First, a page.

President Barack Obama faced two tests when he spoke Wednesday night at a memorial service for the six people killed in the Arizona shooting — make an emotional connection and comfort a grieving community.
Tales from the Trail
So far, the U.S. Senate has spent six days debating New START — the strategic nuclear arms limitation treaty with Russia. Not so long, you say? Democrats are rushing it through? Well consider this, Congress has already spent longer on this agreement than it did on START I almost two decades ago — and the original is a much more complex treaty.
The United States and India are, to borrow the phrase of a recent paper by the Center for a New American Security, “natural allies.” The world’s two biggest democracies, with proud traditions of free speech, separation of religion and state, and racial and ethnic diversity, have much in common, and Indians tend to have more favorable views of the United States than most Europeans.
White House press secretary Robert Gibbs has had his share of confrontations with reporters. But on Monday, it was Gibbs who came to their defense when Indian officials tried to limit access to a meeting between President Barack Obama and Prime Minister Manmohan Singh.
When George W. Bush says he’s done with politics — believe it.
Not even the queen of daytime TV could draw the former Republican president into commenting on the current political scene when Bush sat down with her to discuss his new book.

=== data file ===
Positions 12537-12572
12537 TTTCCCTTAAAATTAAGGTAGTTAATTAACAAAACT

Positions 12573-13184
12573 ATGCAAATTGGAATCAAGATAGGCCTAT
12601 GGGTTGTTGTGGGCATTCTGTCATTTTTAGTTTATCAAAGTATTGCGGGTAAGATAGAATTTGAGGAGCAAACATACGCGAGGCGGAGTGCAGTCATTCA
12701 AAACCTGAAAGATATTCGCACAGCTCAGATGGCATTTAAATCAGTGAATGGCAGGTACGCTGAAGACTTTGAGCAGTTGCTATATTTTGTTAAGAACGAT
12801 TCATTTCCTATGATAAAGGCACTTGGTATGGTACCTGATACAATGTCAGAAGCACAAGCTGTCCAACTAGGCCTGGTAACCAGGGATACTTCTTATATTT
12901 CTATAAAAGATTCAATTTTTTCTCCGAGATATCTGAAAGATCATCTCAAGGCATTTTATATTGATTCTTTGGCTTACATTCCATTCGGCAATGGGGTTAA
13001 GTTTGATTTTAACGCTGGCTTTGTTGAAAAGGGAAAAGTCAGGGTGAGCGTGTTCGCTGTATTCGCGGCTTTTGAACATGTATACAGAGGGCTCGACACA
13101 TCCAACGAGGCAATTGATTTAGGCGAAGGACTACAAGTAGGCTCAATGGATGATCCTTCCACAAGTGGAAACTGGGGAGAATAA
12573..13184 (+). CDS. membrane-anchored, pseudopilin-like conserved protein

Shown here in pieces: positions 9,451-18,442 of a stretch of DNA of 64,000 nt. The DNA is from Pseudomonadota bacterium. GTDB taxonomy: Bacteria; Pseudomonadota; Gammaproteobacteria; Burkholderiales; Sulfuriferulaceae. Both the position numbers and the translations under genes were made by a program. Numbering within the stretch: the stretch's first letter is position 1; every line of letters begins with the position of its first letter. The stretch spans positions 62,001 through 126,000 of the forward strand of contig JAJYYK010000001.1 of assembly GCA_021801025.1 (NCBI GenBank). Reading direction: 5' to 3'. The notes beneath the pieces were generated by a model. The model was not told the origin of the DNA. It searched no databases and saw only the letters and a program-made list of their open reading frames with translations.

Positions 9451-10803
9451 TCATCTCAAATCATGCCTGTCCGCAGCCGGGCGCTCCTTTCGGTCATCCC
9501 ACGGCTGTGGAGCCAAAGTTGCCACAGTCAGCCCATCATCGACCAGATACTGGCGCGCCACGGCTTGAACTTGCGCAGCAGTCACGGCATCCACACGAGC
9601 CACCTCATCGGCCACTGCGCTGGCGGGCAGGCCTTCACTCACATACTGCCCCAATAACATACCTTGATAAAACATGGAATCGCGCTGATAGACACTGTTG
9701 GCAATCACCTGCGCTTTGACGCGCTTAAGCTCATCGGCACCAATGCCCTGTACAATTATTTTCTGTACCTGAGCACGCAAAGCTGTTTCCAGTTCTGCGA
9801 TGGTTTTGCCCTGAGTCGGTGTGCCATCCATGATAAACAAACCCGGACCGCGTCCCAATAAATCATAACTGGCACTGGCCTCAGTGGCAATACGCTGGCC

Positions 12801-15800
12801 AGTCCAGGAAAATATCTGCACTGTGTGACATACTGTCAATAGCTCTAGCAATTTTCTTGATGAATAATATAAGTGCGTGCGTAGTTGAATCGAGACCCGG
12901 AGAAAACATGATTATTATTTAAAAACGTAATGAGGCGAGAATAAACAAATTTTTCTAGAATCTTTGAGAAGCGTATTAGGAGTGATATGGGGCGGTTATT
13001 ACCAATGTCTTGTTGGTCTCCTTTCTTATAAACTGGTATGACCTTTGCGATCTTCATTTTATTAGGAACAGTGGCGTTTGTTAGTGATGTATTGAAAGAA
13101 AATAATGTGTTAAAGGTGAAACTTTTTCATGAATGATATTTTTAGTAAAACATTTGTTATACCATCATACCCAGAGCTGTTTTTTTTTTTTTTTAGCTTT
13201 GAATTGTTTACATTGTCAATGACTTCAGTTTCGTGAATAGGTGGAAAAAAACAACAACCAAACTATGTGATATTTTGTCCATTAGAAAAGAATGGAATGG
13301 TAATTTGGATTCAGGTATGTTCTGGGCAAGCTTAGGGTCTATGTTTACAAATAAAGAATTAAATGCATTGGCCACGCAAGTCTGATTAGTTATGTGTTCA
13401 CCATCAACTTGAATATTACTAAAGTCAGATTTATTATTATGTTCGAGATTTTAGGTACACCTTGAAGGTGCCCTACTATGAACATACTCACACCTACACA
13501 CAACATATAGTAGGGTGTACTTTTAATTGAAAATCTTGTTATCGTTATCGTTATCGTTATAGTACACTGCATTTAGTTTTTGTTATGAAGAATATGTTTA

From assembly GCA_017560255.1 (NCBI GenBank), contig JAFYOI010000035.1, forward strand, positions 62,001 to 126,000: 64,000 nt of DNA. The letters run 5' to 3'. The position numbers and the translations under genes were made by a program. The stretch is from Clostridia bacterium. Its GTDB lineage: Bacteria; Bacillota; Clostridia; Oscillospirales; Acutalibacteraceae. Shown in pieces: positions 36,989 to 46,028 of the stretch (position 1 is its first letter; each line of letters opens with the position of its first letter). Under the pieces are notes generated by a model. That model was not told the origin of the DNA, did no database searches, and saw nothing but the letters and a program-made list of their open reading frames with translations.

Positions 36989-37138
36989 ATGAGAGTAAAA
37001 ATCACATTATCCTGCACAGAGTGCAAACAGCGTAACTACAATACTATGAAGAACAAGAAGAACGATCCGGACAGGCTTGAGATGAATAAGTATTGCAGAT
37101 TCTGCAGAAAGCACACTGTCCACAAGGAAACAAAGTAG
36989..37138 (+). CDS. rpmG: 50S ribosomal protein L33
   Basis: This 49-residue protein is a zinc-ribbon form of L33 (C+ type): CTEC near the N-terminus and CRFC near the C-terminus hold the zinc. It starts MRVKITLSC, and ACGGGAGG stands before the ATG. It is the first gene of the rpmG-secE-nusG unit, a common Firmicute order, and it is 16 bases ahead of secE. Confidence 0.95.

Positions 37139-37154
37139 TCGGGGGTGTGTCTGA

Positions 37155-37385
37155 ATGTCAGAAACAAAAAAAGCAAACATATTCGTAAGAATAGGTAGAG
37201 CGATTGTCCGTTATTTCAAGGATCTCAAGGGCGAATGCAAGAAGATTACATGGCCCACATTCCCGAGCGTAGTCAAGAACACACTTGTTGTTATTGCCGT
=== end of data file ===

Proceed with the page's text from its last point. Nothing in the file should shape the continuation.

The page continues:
It is unclear to me if appearing on “The Daily Show” will have done much for President Barack Obama’s ratings. But it doesn’t seem to have helped Jon Stewart’s much. Nielsen data just in shows last night’s episode attracted 2.8 million viewers (minus TiVo data), compared to the show’s average of roughly 3.6 million an episode. Not sure if it says much about the president, except that people probably watch the Daily Show for Jon Stewart, not for his guests. Or maybe they were just watching the World Series.
A confusing labyrinth. That is how the Special Inspector General for Afghanistan Reconstruction (SIGAR) described the American development effort in Afghanistan, in a damning report on how $17.7 billion in aid and reconstruction money was doled out to 7,000 contractors between 2007 and 2009 with little or no coordination.